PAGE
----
3 cups organic chicken broth

    2 cups diced peeled organic potatoes, cut into neat 1/3-inch dice


    Freshly ground black pepper

    1/3 cup heavy organic cream

    1 tablespoon fresh thyme leaves

    Whipped Brie Crostini (recipe follows)

    Frisee-Watercress Salad (recipe follows)

Whipped Brie Crostini

    1/2 pound ripe organic Brie cheese, at room temperature

    4 diagonal slices long, slender Italian or French bread, each slice about 1/3 inch thick and 4 inches long

    1 garlic clove, cut widthwise in half

    2 tablespoons unsalted butter, softened

    1 tablespoon extra-virgin olive oil


Frisee-Watercress Salad

    1/2 cup packed organic frisee (curly endive), trimmed, rinsed, and patted dry

    1/2 cup packed organic watercress, trimmed, rinsed, and patted dry

    1 tablespoon extra-virgin olive oil

    1 teaspoon fresh lemon juice


    Freshly ground black pepper

Autumn Soup, Sandwich, and Salad Combo Recipe Directions

    Potato-Leek Soup Recipe

    Over medium heat, heat a medium-sized saucepan with a capacity of at least 3 quarts. Add the butter and oil and, when the butter begins to melt and sizzle, add the shallots. Saute, stirring constantly, for about 30 seconds, taking care not to let the shallots brown. Stir in the leek whites, reduce the heat to low, and saute, stirring frequently, for 2 minutes. Stir in the broth, raise the heat to medium-high, bring to a boil, and cook for 4 minutes.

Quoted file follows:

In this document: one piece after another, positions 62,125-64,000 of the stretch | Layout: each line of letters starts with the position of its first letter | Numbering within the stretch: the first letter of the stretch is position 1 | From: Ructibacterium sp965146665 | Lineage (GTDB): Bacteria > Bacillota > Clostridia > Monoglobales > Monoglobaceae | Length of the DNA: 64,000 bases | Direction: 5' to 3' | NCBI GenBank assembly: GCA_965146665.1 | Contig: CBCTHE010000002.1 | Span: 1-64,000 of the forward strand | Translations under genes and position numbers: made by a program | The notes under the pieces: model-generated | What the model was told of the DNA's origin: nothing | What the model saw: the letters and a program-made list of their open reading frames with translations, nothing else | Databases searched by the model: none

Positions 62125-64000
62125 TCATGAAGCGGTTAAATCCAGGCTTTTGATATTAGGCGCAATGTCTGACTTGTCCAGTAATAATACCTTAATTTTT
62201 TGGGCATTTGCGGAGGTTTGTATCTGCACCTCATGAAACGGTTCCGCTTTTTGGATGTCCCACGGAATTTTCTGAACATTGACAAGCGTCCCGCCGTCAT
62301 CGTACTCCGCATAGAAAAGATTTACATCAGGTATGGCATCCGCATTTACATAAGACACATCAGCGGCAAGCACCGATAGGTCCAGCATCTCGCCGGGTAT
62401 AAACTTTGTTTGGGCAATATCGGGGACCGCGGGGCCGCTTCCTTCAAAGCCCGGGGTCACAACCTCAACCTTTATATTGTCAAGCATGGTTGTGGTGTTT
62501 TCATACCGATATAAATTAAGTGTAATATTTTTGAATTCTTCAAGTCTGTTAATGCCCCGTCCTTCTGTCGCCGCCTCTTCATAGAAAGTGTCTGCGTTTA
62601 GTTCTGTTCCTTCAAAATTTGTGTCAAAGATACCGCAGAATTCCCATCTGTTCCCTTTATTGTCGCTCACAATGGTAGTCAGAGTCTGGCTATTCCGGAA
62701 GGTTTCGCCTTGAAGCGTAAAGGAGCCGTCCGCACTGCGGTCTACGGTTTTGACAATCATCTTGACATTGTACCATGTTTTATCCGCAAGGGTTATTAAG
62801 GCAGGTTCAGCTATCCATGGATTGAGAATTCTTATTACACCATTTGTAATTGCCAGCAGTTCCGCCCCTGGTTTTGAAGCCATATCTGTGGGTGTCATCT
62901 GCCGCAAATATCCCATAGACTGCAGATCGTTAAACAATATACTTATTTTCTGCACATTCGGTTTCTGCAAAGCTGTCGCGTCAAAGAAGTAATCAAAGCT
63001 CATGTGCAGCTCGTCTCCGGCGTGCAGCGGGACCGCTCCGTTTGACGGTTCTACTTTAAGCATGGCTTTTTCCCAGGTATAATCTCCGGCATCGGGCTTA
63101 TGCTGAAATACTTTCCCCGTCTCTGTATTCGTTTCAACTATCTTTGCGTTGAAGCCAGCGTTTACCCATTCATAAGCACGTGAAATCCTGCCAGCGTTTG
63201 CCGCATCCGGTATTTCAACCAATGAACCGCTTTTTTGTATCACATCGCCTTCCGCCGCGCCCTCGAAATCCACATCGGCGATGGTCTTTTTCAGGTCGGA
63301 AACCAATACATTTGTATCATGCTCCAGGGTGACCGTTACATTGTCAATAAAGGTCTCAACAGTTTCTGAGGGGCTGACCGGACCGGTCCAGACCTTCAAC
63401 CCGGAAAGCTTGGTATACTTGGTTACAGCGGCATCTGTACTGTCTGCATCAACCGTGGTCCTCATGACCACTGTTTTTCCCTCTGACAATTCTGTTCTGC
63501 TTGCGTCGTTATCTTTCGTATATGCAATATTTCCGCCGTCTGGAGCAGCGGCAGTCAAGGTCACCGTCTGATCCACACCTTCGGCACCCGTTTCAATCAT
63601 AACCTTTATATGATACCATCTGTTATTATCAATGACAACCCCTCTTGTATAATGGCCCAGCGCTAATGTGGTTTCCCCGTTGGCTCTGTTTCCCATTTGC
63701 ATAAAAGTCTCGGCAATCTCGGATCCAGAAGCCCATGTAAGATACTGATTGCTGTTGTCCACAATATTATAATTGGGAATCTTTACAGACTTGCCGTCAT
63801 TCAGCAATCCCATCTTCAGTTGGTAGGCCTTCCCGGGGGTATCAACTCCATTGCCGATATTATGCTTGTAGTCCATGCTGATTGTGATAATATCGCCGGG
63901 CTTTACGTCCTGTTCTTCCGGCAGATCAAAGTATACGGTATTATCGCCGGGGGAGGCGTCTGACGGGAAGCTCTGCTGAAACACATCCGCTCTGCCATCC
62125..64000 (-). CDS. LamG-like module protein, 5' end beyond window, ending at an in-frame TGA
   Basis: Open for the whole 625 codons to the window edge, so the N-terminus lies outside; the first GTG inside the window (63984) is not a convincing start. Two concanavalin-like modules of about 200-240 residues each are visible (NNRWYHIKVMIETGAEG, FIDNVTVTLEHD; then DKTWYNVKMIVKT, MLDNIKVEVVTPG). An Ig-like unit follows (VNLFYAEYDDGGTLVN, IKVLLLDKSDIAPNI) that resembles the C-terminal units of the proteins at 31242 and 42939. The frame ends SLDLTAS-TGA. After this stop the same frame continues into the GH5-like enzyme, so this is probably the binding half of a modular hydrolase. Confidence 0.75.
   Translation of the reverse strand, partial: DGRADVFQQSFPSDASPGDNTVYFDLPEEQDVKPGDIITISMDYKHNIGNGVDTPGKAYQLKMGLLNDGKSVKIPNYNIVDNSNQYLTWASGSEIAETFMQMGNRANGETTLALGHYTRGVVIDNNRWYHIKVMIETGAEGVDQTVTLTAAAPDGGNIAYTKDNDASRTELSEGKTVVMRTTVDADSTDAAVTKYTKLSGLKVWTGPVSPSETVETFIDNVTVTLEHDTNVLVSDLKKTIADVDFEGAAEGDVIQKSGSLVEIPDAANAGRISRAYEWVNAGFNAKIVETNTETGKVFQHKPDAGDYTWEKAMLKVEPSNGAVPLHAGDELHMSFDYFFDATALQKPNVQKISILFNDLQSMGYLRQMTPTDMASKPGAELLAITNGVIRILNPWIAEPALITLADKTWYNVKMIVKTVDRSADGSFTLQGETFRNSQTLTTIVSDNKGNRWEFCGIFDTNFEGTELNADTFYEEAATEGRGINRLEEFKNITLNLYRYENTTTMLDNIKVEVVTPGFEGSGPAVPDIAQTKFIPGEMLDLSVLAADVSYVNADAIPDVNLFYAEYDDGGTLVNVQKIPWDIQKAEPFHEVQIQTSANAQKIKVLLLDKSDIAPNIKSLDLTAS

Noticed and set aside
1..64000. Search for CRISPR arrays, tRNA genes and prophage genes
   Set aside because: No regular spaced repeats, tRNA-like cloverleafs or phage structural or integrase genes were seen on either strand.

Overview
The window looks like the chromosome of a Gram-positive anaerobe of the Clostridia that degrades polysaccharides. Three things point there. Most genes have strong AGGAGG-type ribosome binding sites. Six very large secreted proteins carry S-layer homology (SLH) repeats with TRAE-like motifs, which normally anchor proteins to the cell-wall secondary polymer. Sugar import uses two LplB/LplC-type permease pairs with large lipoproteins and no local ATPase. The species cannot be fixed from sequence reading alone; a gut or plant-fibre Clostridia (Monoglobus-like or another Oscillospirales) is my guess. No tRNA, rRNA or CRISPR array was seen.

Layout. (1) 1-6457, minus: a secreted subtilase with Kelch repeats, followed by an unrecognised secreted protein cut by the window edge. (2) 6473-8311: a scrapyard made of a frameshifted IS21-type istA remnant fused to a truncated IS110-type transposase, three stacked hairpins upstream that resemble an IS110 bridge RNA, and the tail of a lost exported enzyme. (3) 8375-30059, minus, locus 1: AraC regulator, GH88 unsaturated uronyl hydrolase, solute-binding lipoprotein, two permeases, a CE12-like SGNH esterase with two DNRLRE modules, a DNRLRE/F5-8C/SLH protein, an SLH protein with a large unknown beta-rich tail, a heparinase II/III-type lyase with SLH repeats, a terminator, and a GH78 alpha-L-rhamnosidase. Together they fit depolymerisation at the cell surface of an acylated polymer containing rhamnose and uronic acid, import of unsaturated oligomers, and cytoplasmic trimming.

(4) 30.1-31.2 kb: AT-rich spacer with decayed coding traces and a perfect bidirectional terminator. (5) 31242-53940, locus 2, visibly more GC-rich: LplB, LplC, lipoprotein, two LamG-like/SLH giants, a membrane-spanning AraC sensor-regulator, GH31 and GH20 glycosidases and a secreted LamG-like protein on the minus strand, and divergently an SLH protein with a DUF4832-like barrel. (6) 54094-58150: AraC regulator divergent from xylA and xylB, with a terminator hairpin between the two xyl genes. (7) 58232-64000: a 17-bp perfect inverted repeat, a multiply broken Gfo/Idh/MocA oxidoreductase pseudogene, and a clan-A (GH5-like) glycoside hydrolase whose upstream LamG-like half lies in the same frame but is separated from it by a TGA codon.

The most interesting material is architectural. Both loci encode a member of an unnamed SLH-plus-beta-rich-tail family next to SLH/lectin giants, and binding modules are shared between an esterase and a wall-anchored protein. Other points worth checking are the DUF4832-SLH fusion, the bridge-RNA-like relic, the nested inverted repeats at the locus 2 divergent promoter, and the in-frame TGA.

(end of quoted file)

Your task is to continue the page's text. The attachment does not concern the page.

Stir in the potato. When the liquid returns to a boil, adjust the heat to maintain a brisk simmer and cook until the potatoes are soft, 8 to 10 minutes. Season to taste with salt and pepper.

    Stir in the cream and simmer 3 minutes longer. Stir in the thyme, adjust the seasonings to taste if necessary, and serve immediately, ladled into warmed soup bowls. On side plates, arrange the Frisee-Watercress Salad and Whipped Brie Crostini.

    Whipped Brie Crostini

    Preheat the oven to 350 degrees F.

    Meanwhile, trim the rind from the Brie. Set the cheese aside to come to room temperature.

    Generously rub one side of each bread slice with the cut side of the garlic. In a small bowl, stir together the butter and oil and lightly spread the mixture on both sides of each slice. Arrange the slices on a small baking sheet, lightly sprinkle with salt, and bake in the preheated oven for 4 minutes; then, turn them over and bake 2 minutes longer. Remove and set aside to cool.

    Put the room-temperature Brie in the bowl of a stand mixer or a large mixing bowl. Using the mixer's beater attachment, or a hand-held electric beater, beat the Brie on medium-high speed until creamy and slightly fluffy, about 8 minutes.

    Just before serving, generously spread the whipped Brie on each warm crostini.

    Frisee-Watercress Salad

    Tear the frisee and watercress into bite-sized pieces and put them in a mixing bowl. Drizzle in the olive oil and lemon juice, season to taste with salt and pepper, and toss well.